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Adaptive Design Strategies in Rare Oncology

Traditional trial design use only a priori inputs to obtain final trial results. From first patient in to last patient out, trial execution proceeds without change, following a black box approach. While a standard for clinical research, this strategy doesn’t always suit rare oncology research, which must contend with very small patient populations that are often difficult to treat....

7 Sponsor Responsibilities in Medical Device Clinical Trials

What are sponsors in medical device trials responsible for? Pretty much everything. Seriously. Clinical trials for medical devices involve many complex “moving parts” in the form of different groups of investigators, suppliers, contractors, committees, and other organizations. For a successful trial, sponsors must make sure each works together in harmony. Roles of a Sponsor The seven key...

Rare Cancer Research from the Patient’s POV

The purpose of clinical research is ultimately to help patients. That may sound obvious, but all too often we forget the human side when it comes to clinical trials. For patients with rare cancers, taking their perspectives into consideration is invaluable to quality research. But what specific unmet needs do rare oncology patients have? What...

3 Innovations Improving Neuropsychological Testing in CNS Drug Development

Although current limitations in neuropsychological testing may discourage development of treatments for central nervous system (CNS) disorders, some researchers see these unmet needs as an opportunity for innovation. Take a look at three strategies that are improving the validity and viability of neuropsychological testing. Rater Training Success or failure of a CNS trial can come down to...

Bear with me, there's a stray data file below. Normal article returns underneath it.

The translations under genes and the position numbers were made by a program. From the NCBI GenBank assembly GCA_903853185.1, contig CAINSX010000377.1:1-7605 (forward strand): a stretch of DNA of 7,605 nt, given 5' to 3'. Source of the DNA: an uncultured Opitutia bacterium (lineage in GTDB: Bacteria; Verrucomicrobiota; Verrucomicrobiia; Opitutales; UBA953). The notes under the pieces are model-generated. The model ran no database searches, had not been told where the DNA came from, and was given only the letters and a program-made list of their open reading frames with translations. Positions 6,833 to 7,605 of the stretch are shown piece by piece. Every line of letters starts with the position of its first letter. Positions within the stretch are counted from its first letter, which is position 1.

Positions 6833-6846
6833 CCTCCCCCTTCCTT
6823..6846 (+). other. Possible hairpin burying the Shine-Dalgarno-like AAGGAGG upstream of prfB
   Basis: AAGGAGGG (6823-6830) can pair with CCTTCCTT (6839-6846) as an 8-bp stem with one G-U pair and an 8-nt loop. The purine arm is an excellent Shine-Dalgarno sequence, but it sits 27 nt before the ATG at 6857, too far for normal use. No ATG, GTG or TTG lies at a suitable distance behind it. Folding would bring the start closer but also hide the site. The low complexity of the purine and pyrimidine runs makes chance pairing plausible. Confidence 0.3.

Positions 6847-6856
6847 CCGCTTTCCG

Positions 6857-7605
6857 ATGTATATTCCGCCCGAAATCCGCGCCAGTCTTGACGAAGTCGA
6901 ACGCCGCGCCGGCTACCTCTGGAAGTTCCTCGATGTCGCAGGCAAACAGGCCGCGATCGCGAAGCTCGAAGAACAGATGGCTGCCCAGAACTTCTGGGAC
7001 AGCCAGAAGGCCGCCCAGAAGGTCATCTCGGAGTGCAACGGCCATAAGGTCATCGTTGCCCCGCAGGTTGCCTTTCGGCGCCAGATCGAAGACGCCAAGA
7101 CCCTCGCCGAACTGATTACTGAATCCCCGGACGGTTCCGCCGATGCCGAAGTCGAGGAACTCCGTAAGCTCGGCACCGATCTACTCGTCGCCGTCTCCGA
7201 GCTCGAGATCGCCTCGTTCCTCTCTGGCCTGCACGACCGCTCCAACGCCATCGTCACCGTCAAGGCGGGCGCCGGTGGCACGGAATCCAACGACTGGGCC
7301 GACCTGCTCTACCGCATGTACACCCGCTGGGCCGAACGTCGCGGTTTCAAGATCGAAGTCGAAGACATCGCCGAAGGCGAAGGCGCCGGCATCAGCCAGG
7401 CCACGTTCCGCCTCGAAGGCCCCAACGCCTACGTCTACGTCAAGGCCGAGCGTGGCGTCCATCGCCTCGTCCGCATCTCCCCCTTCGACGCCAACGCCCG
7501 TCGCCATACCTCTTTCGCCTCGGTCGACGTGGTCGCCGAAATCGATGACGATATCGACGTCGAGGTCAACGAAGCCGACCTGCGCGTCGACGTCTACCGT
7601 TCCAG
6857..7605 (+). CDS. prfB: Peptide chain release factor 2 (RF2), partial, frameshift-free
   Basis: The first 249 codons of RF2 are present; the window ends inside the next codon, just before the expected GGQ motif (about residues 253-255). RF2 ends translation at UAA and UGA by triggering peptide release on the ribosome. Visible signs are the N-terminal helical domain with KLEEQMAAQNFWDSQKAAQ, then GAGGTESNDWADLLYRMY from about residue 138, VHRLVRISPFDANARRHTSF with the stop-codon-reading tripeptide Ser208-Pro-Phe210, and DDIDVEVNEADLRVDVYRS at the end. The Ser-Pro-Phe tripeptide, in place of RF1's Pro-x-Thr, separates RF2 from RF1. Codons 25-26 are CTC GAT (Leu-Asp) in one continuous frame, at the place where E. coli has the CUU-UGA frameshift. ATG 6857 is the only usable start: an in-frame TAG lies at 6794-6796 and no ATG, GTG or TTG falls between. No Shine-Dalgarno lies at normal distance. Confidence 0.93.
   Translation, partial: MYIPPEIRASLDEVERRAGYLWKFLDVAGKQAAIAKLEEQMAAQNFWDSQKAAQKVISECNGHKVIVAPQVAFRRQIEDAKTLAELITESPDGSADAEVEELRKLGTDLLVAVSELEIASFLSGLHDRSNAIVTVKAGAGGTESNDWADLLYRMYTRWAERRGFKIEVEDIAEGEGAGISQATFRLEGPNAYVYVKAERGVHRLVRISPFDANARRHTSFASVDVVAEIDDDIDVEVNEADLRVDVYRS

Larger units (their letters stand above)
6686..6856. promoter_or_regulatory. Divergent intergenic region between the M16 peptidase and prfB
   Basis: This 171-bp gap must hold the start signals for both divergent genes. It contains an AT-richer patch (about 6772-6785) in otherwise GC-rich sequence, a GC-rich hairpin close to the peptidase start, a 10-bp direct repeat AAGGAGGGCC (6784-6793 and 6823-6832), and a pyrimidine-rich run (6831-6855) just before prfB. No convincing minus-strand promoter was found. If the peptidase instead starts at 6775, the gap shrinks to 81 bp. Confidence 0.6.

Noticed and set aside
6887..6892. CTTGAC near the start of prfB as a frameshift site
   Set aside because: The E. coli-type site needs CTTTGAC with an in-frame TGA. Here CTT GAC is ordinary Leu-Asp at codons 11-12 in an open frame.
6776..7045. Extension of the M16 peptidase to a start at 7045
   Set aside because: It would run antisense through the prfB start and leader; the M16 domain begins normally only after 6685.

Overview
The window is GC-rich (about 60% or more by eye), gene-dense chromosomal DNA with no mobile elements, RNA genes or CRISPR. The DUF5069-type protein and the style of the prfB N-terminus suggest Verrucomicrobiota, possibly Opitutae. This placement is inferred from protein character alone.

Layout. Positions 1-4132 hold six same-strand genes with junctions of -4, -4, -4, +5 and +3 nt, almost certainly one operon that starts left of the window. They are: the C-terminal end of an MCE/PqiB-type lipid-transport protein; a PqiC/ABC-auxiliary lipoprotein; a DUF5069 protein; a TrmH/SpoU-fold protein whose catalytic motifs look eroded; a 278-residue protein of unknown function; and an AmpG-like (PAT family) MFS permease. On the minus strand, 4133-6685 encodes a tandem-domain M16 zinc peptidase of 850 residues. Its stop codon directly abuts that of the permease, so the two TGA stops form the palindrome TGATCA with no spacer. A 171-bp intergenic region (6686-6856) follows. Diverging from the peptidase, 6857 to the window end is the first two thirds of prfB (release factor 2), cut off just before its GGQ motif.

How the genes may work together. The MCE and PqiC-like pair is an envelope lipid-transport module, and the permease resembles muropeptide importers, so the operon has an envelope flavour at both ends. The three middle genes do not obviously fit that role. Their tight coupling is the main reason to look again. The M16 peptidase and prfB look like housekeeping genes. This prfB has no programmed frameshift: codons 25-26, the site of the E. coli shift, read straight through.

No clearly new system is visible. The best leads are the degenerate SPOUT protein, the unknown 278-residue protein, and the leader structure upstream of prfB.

The Why, What, and How of the Current State of CNS Drug Development

Central nervous system (CNS) disorders are a diverse group of conditions that include psychiatric, neurological and substance abuse disorders. Unfortunately for patients, treatment options for CNS disorders are often limited (or non-existent). To make matters worse, comparatively few CNS drugs are in the development pipeline. What aspects of CNS disorders contribute to lagging drug development? Read on to...

8 Programs That Get Rare Cancer Treatments to Patients Faster

A variety of factors can make it difficult to conduct traditional full-scale clinical trials for new treatments of rare cancers. Consequently, because so little information is available, treatments for rare oncology patients are inadequate or nonexistent. Luckily for both patients and researchers, the FDA and the European Medicines Agency (EMA) have introduced regulations that expedite review and approval of certain investigative drugs. Expedited FDA...

Innovations in Rare Oncology Trial Design

A rare cancer is often defined as one with an incidence of less than 15 per 100,000. The patient populations of these conditions are so small that traditional clinical trial design strategies can be unfeasible. But, with such a low incidence, just why is rare oncology research so important? Why Rare Oncology Needs Innovation Keep in mind...

4 Ways a Target Product Profile Enhances the Medical Device Development Process

A target product profile (TPP) is a strategic process tool that streamlines medical device development through cross-functional strategic alignment. It’s a living document that defines the value proposition and key differentiators of an intended commercial product while assisting in product development strategy. A TPP may take a lot of time and resources to craft, but it’s a strategy that promises a major...

Rare Disease Research: 3 Biggest Hang-Ups to Patient Recruitment

When developing treatments for a relatively common illness or disease, patient recruitment is relatively straightforward.  Screening and data collection can generally be done in a centralized location in a highly controlled environment. Now, imagine the concentration of people with the disease is not high enough in your local area, or even your country for that...